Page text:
[1]     GB Historical GIS / University of Portsmouth, Shipley UD through time | Industry Statistics | Persons of Working Age by Sex & 1931 Occupational Order, A Vision of Britain through Time. URL: Date accessed: 07th January 2016

[2]     GB Historical GIS / University of Portsmouth, Shipley LabMkt through time | Work & Poverty Statistics | Claimant Count Unemployment, A Vision of Britain through Time. URL: Date accessed: 07th January 2016

[3]     Bradford Timeline 1932,

[4]     Governance, Shipley West Yorkshire,

[5]     Shipley LabMkt, Claimant Count Unemployment

[6]     GB Historical GIS / University of Portsmouth, Shipley UD through time | Population Statistics | Total Population, A Vision of Britain through Time. URL: Date accessed: 07th January 2016

[7]     It was filmed by Mr Eric Hall,  See SHIPLEY CORONATION WATER FESTIVAL (1953) film no: 3816 Yorkshire Film Archive

[8]     St Paul’s, A Brief History,1976, p, 5.

[9]     “Some Parish Facts 1937”, Parish Magazine, March 1938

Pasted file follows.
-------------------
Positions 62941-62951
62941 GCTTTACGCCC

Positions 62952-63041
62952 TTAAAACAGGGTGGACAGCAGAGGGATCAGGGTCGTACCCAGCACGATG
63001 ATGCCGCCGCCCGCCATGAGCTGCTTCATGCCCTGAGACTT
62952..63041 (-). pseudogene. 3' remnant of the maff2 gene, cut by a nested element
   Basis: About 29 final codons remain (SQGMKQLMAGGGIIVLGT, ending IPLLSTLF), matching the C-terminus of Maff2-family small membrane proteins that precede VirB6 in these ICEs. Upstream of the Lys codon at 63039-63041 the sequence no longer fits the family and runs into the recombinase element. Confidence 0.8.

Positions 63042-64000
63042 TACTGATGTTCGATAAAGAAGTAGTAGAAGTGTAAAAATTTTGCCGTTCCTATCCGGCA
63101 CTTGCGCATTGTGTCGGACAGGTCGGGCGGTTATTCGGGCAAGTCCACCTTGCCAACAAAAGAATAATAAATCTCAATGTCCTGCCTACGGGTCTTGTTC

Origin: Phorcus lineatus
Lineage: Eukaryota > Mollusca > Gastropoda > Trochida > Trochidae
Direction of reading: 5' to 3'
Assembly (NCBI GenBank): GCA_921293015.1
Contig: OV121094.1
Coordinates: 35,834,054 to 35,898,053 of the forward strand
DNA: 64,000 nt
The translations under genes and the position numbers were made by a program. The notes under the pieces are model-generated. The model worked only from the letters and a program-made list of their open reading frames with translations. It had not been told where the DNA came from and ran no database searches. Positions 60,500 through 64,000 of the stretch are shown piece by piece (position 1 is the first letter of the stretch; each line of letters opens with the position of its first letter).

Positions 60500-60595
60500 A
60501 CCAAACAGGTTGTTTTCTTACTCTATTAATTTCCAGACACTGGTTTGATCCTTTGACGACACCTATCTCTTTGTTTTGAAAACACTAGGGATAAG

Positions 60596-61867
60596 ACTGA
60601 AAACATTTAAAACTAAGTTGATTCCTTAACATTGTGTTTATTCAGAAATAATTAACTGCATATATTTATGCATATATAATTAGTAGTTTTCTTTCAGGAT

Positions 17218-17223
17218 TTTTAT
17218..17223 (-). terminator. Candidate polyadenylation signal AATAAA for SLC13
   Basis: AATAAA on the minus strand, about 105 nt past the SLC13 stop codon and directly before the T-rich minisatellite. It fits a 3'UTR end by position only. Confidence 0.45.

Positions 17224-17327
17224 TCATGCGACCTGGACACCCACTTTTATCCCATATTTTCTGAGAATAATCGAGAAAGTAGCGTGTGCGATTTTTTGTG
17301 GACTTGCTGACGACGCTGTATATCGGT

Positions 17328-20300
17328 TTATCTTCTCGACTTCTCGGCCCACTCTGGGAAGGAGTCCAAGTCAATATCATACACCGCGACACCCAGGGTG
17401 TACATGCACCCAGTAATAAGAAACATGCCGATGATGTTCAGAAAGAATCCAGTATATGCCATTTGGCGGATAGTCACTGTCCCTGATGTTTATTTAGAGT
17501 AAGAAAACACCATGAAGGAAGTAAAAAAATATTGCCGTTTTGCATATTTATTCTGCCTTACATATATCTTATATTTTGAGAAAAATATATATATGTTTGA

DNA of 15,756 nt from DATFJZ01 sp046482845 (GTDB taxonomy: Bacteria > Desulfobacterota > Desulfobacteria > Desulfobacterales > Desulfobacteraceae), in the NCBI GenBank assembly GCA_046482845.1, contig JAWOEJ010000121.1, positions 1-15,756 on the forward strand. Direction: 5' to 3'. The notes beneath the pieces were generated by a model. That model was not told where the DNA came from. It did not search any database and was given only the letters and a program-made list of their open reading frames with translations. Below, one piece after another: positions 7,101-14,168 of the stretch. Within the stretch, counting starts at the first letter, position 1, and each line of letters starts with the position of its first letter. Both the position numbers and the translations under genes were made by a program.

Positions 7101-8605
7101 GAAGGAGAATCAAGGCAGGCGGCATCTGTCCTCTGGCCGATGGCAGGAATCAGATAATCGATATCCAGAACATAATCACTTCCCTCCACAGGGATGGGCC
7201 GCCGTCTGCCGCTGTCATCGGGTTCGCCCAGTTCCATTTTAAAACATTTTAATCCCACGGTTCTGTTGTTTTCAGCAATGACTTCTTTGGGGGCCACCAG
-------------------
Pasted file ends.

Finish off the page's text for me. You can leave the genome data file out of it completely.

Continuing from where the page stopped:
[10]    Parish Magazine, June 1940.

[11]    Parish Magazine, October 1940

[12]    Ibid.

[13]    Parish Magazine, November 1941

[14]    Parish Magazine, December 1941

[15]    Parish Magazine, May 1945.

[16]    Parish Magazine, June 1953

[17]    Parish Magazine, May 1953

[18]    Parish Magazine, October 1956

[19]    A record of the inscriptions is kept by the Parish. Listings can also be found on  and from the Bradford Family History Society.

[20]    Parish Magazine, June 1960

[21]    Parish Magazines, January 1968 & April 1969

[22]    St Paul’s, A Brief History,1976, p, 6.

[23]    LISTED BUILDINGS IN SHIPLEY Kirkgate (north side) Church of St Paul Shipley.pdf  Accessed 20/05/2013

[24]    Parish Magazine, October 1981

[25]    “Higher Coach Road History”

[26]    Parish Magazine, May 1987

[27]  Sue later became Director of Ordinands for Wakefield Diocese and Blackburn Diocesan Director of Ministry and Residentiary Canon of the Cathedral.

[28]    The boiler house was decontaminated in 2014. The vault beyond the boiler house was sealed, for decontamination at a later date.